16. A non-metallic cable support system, comprising: a nonmetallic stanchion comprising a central web; at least one flange connected to the central web, the at least one flange oriented at about a right angle to the central web, wherein the central web and the at least one flange are formed as an integral whole of resin with glass-fiber reinforcement by a pultrusion process, the glass-fiber reinforcement formed of a plurality of layers of fiberglass reinforcement, each layer comprising a first plurality of longitudinal tows and a second plurality of transverse tows, the pluralities joined to each other with yarn to form the layer; a plurality of web orifices in the central web for connecting the central web to a support structure; a plurality of flange orifices in the at least one flange for supporting a cable rack arm for mounting to the non-metallic support stanchion; and a non-metallic cable rack arm comprising an upper portion, a lower portion and a web connecting the upper portion and the lower portion, the upper portion comprising at least one flat area and one curved area for supporting a power or communications cable, the non-metallic cable rack arm also including an interface comprising a top relief with a contiguous vertical slot and with contiguous horizontal orifices, the vertical slot further comprising contiguous side reliefs adjoining a proximal end surface of the non-metallic cable arm, wherein the non-metallic support stanchion supports the non-metallic cable rack arm via the plurality of flange orifices of and via the interface of the non-metallic cable rack arm.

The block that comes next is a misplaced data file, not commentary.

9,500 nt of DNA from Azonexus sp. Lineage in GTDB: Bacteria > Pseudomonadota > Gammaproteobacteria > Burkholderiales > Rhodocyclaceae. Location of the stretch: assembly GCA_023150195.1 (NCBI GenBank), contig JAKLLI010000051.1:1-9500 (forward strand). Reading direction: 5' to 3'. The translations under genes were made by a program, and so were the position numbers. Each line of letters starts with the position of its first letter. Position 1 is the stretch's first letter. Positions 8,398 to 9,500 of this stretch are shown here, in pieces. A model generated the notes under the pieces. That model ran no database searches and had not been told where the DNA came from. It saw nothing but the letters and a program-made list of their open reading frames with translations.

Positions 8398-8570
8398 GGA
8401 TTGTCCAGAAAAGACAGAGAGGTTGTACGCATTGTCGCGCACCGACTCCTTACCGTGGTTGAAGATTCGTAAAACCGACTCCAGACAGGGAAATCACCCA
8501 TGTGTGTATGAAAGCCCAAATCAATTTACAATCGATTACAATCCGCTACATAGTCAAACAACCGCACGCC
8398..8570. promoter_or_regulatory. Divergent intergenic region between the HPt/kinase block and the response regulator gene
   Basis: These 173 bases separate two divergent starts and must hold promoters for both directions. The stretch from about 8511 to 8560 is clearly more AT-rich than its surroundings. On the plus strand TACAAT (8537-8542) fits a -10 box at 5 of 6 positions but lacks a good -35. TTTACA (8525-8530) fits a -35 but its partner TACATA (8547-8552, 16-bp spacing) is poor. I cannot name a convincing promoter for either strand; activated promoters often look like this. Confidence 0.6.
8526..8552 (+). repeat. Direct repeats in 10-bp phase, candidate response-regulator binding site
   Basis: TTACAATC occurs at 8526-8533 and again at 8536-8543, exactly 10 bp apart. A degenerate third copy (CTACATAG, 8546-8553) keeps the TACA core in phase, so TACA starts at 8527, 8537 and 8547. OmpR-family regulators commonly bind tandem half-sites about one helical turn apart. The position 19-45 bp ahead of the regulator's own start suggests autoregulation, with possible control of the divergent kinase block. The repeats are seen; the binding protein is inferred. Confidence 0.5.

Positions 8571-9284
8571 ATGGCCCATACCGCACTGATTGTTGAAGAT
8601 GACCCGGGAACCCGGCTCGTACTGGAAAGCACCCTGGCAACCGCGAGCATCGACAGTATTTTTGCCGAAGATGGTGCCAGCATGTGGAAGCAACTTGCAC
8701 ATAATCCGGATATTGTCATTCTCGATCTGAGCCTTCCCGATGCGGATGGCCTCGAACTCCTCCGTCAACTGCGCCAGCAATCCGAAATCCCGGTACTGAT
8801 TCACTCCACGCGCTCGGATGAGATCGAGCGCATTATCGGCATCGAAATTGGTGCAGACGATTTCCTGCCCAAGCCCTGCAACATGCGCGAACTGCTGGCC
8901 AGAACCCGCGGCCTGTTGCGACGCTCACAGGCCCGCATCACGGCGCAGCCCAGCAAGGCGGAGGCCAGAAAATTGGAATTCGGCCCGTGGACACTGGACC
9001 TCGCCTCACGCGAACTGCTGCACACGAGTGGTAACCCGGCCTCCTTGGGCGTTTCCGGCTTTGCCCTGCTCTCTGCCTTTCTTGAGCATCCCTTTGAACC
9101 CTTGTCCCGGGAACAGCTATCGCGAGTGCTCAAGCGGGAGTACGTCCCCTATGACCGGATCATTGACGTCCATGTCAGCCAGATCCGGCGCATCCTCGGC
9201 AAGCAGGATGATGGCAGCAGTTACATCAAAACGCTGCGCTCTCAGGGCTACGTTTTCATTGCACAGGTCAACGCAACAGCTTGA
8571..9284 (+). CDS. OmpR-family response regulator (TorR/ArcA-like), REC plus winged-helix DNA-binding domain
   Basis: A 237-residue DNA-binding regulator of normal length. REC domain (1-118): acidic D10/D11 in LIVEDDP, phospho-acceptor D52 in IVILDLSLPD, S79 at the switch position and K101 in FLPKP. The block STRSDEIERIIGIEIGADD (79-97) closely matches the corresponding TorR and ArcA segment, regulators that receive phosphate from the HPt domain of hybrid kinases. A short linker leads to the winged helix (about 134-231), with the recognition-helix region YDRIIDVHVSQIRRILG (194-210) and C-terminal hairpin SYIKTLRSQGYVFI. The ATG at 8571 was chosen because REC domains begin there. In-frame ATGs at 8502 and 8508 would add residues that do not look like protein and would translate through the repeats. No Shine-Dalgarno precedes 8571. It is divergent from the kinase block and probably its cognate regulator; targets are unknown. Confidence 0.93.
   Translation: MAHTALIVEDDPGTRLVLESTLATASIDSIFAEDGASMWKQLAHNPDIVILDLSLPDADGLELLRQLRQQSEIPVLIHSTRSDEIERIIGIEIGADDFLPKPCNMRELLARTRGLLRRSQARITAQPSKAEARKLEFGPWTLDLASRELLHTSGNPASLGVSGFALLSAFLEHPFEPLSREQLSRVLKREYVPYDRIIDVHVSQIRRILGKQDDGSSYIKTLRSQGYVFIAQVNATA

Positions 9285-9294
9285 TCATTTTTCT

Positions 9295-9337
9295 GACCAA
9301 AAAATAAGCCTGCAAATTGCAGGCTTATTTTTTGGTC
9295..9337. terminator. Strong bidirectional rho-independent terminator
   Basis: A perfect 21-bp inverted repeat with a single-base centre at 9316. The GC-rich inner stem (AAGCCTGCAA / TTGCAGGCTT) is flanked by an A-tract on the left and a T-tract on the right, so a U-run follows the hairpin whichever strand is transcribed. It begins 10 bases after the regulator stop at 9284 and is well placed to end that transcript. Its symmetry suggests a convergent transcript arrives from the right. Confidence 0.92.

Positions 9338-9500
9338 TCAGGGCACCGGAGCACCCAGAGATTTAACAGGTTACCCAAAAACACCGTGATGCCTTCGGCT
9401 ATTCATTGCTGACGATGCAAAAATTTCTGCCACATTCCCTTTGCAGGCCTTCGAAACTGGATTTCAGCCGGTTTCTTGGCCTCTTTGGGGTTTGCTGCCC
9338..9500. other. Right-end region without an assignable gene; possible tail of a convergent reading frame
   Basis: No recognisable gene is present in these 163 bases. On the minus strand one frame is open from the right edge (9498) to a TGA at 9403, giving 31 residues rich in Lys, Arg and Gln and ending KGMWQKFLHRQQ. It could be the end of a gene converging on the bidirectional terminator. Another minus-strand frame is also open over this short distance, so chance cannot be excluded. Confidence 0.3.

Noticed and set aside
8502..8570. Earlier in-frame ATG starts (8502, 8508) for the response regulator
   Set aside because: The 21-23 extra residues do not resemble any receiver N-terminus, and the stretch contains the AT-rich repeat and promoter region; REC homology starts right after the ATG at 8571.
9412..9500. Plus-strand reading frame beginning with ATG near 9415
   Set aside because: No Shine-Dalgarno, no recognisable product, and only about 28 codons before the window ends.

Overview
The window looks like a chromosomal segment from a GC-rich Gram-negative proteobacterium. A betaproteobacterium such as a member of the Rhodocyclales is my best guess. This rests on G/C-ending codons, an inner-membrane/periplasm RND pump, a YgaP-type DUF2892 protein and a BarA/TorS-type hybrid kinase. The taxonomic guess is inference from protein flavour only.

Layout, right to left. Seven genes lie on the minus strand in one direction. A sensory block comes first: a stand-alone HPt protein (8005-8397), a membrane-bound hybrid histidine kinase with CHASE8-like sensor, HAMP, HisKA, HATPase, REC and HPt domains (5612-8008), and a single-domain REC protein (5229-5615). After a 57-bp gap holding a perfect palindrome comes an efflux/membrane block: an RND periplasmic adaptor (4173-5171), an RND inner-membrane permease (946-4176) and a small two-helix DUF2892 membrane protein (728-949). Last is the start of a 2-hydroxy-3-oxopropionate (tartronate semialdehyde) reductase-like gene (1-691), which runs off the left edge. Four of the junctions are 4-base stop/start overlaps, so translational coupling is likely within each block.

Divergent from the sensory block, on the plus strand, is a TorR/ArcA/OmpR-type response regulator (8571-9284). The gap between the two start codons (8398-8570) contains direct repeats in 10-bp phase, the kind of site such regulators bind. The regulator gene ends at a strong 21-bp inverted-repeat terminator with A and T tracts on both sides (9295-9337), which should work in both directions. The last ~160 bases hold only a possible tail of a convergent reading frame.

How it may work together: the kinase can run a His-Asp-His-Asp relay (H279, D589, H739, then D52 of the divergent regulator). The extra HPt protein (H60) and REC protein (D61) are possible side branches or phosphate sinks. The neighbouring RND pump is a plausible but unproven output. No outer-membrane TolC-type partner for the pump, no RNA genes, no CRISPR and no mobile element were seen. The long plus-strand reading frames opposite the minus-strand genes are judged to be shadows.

17. The non-metallic cable support system of claim 16, further comprising a layer of veil mat on an outer surface of the glass-fiber reinforcement.

18. The non-metallic cable support system of claim 16, wherein the central web and the at least one flange comprise a plurality of layers of the glass-fiber reinforcement, the layers joined to each other in an integral structure by a knitted, stitched, purled or woven mesh of fibers.

19. The non-metallic cable support system of claim 16, wherein the central web and the at least one flange comprise a plurality of layers of the glass-fiber reinforcement, and wherein at least one of the layers comprises a cross layered knitted aperture mat.

20. The non-metallic cable support system of claim 16, wherein the support stanchion comprises a cross-section selected from the group consisting of an L-shape, a C-shape and an E-shape.